I’m reading a book by James Levine, MD, PhD and Selene Yeager called Move A Little, Lose A Lot. I originally heard about it at a session called Stand Up for Your Health at the Beyond Rubies conference I attended a few months ago.
My career as a college administrator often involves a lot of sitting. This is very different from my previous career as a fitness professional. That job involved a lot of jumping, squatting, stretching, sweating, and occasional swearing mixed in with woo-hooing. It also demanded a very different wardrobe. With the exception of superheroes, no one wears leotards and tights to work these days.
While I worked hard for the money and earned my aching calves, the exhaustion I feel after a day of sitting is actually more incapacitating. Any mental toughness I can muster cannot compete with the couch.
Fortunately for me I have canines who need to exercise as much as I do. They insist we shake our groove thing at least once a day. But, according to Dr. Levine, once is not nearly enough. We need to be active all day long. Sitting is not at all what our bodies are designed to do.
This book is full of ways to incorporate movement into our daily lives that are relatively easy to incorporate. Little things like standing while talking on the phone or physically performing some of the tasks our labor saving devices are designed to relieve us of can add up to a big difference throughout the course of the day.
These suggestions seem more manageable than carving out a hour or more for a fitness class and then not moving the rest of the day. Bursts of activity throughout the day can be much more beneficial and keep our minds and bodies functioning at their best.
As much as I’d love to spend my time outside or in a pool or at home moving through my day, most of my work week is spent inside in a building behind a desk. Saving the world requires a lot of paperwork. (Capes, leotards, tights, and tiaras are apparently optional as stated earlier.)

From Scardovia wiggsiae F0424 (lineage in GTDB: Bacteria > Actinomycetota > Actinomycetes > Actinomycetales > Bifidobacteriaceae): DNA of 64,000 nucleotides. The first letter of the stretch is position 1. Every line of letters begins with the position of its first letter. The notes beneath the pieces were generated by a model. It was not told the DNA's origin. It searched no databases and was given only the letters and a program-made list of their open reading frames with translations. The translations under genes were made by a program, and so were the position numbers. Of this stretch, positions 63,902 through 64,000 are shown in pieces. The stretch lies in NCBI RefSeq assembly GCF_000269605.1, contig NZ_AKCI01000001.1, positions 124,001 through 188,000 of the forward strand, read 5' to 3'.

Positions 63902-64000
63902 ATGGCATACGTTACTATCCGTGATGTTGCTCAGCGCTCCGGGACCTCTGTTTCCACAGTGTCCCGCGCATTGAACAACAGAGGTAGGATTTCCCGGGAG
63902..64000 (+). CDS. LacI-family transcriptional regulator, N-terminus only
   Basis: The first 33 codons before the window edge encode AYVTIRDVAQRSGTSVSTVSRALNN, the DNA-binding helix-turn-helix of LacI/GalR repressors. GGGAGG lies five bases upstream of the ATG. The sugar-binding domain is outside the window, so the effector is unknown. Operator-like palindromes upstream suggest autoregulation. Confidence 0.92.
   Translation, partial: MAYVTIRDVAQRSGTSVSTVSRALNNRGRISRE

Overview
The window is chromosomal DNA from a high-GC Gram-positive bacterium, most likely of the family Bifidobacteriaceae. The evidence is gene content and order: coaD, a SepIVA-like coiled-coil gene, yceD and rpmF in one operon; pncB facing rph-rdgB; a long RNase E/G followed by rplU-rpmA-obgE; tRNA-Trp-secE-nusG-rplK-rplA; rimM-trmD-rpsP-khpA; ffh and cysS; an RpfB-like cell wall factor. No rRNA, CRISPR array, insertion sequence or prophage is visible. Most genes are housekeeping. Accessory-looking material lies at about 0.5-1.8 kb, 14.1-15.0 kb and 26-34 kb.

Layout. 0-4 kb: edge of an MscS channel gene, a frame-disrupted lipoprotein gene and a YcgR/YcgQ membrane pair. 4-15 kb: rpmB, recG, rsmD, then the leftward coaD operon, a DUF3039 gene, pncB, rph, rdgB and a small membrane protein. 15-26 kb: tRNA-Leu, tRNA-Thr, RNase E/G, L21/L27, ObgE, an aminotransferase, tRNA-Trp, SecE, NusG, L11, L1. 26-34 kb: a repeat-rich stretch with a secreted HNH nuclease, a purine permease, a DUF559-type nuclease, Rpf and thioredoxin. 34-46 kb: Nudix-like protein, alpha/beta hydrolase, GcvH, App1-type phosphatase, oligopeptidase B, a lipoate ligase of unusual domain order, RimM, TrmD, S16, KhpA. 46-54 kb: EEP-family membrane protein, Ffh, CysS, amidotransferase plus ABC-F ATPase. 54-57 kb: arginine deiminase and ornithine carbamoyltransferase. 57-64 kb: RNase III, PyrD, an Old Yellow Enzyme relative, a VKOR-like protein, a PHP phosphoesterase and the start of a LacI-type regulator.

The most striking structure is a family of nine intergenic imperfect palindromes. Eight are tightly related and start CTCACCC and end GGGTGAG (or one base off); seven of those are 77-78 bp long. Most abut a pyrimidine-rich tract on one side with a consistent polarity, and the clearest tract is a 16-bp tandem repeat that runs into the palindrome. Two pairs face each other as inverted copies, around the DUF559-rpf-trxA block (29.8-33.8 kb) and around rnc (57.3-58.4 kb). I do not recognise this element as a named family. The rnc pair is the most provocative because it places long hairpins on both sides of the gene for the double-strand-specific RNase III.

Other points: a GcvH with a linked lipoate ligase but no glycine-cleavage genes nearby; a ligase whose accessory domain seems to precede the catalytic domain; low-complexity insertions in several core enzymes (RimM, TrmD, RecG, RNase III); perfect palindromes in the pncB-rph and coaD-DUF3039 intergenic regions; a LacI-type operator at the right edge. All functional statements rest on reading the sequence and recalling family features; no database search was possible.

This week I decided saving the world should start with saving myself. So, I started moving stuff around.
First, I switched out a low table for a high table to create a standing desk in the room next to my office. Next I brought in a balance ball, a step, and a few weights. My friend Ann offered to throw in her treadmill. This way if anyone gets cranky, we put them in treadmill time out. Instead of sitting in a corner and thinking about their behavior, students and staff will have to work it out by walking it out until they are no longer cranky.
Then we transformed the resource room into a rejuvenation room. When Bob and I combined our households we had two of everything. Loveseats and lamps I once loved now live in the Rejuve Room, making this makeover priceless.
Call it spring cleaning or call it whatever you call that thing that happens before a birthday or a big trip that suddenly makes getting your affairs in order and your energy aligned muy importante. In any case, a little movement was necessary.
One of my favorite mugs is of a woman looking down at the scales with the caption, “This week’s goal: Lose something other than the keys to the car.” If all this movement results in losing something other than the keys to the car, I’ll be thrilled.
But the real goal has already been achieved. The office feels energized and I love the creativity and collaboration that happen around the standing desk.
Now I’m off to save the world so I can blog about it!